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So often the history of European colonisation is recorded through the activities of men in travel, battles or leadership positions. In contrast, women can seem vague supportive creatures. Michelle Scott Tucker brings Elizabeth Macarthur from the background and uses both primary and secondary sources to attribute farm management, action, foresight, diplomacy and sound judgement to her, in her role in the British settlement of Sydney and the Parramatta River area.
Elizabeth, whose father was described in public documents as a yeoman farmer, died when she was 6, and she was raised in the family of the Rev Kingdon, in Devon. These families valued ''knowing one's place and keeping to it'', so showing no vulgarity, insincerity or gratuitous displays, while always seeking to increase property and income.
In some ways these are most suitable for someone settling in a rough new colony in Australia. In other ways, they made a social life difficult, as the officer class was small and many men preferred convict mistresses over British wives.
Elizabeth married a young man who had bought himself a military commission, something that elevated his status from that of a draper, and gave him a posting in the New South Wales Corps. In 1790, she and John travelled in the New South Wales Second Fleet in a convict ship, where John showed a penchant for tenacious complaint that was to feature across the rest of his life.
Early in their marriage, Elizabeth showed a skill for diplomacy and smoothing relationships that would flourish in her future. When they arrived in Sydney Cove with their small son, the settlement was not what had been anticipated. Colonists had failed in farming efforts, they had over-hunted and over-fished and everyone was hungry while living on imported flour and salted meat.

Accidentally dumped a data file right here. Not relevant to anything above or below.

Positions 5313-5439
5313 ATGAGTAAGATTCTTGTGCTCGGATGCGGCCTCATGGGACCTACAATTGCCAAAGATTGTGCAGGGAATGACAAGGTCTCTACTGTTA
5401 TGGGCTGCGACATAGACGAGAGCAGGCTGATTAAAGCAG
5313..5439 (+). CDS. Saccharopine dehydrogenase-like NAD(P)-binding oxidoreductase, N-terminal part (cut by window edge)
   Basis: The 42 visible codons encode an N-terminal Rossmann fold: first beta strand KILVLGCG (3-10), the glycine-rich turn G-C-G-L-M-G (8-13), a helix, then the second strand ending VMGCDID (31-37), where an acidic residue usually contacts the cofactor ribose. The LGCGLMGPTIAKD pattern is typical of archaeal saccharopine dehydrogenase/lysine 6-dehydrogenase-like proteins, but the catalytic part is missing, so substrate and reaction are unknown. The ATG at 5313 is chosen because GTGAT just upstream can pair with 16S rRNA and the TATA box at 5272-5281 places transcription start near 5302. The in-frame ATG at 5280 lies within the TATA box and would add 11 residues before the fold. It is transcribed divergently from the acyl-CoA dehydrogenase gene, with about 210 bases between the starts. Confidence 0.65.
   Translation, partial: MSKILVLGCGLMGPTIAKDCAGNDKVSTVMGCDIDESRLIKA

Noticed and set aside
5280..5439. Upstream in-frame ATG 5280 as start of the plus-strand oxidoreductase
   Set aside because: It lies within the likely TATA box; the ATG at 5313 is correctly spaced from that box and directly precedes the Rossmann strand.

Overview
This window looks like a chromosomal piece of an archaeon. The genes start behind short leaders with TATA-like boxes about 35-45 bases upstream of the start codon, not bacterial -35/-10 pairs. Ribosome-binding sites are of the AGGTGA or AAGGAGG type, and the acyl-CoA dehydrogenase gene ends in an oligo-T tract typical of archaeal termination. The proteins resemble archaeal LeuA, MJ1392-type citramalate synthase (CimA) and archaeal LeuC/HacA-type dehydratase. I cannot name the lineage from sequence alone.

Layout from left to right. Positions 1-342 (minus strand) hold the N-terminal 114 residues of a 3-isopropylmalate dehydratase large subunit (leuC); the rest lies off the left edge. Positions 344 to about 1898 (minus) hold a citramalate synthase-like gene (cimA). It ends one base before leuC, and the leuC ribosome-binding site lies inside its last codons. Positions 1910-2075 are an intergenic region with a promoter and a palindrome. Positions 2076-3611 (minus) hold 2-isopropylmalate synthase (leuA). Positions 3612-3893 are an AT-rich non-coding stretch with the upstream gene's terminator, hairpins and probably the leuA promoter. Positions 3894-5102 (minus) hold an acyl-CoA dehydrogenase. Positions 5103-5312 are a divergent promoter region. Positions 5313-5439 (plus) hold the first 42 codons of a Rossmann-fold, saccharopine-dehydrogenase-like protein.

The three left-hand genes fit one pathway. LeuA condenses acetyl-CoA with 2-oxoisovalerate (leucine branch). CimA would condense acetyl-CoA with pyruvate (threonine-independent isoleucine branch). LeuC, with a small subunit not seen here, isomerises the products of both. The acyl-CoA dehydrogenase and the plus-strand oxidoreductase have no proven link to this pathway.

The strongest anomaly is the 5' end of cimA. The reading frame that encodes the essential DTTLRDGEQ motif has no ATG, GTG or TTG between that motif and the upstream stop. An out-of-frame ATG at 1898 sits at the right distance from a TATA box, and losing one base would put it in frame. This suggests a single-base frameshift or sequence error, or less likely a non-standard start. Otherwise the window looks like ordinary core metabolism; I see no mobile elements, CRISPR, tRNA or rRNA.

There were no other officers' wives for Elizabeth and she needed a soldier to escort her on any excursion. She made the most of her time, becoming friends with the officers themselves, studying botany and learning to play the piano. John earned promotion to regimental paymaster, and travelled in his role as inspector of public works. Elizabeth had a baby girl, also named Elizabeth, and by 1791, a small group of officers' wives arrived.
With this, the land rush began and family life shifted focus. One hundred acres on the banks of the Parramatta River, along with 10 men to clear and cultivate it set a pattern for their lives that was bent on land and stock development, and long-sighted sheep-wool management. It was named Elizabeth Farm and she herself became the manager in all but name.
Tucker sets the political and social scene in each chapter and tells of Elizabeth's active role in this setting. The use of personal letters gives insight into both the context and Elizabeth's thoughts and feelings. For the rest of her life, she is a prime player in the development of their assets and commercial practices.
She manages increasing Merino breeding and sales, development of olive groves and vineyards, sales and wages. She remains a family-focused woman while functioning with skill and foresight in a fluctuating and sometimes volatile commercial and political setting.
This carefully researched history is a highly interesting read that highlights the importance of women in the settlement of New South Wales. It is interesting to compare this Australian life with that of their New Zealand settler counterparts.
-Willie Campbell is a Dunedin educator.
Win a copy
The Weekend Mix has four copies of Elizabeth Macarthur, by Michelle Scott Tucker, courtesy of Text Publishing, to give away. For your chance to win a copy, email firstname.lastname@example.org with your name and postal address in the body of the email and ‘‘Elizabeth MacArthur’’ in the subject line, by Tuesday, June 12.
Winners of Warlight, by Michael Ondaatje, courtesy of Penguin Random House, are Trish Giblin and Abbi Virens, of Dunedin, and L.A. Hunter, of Outram.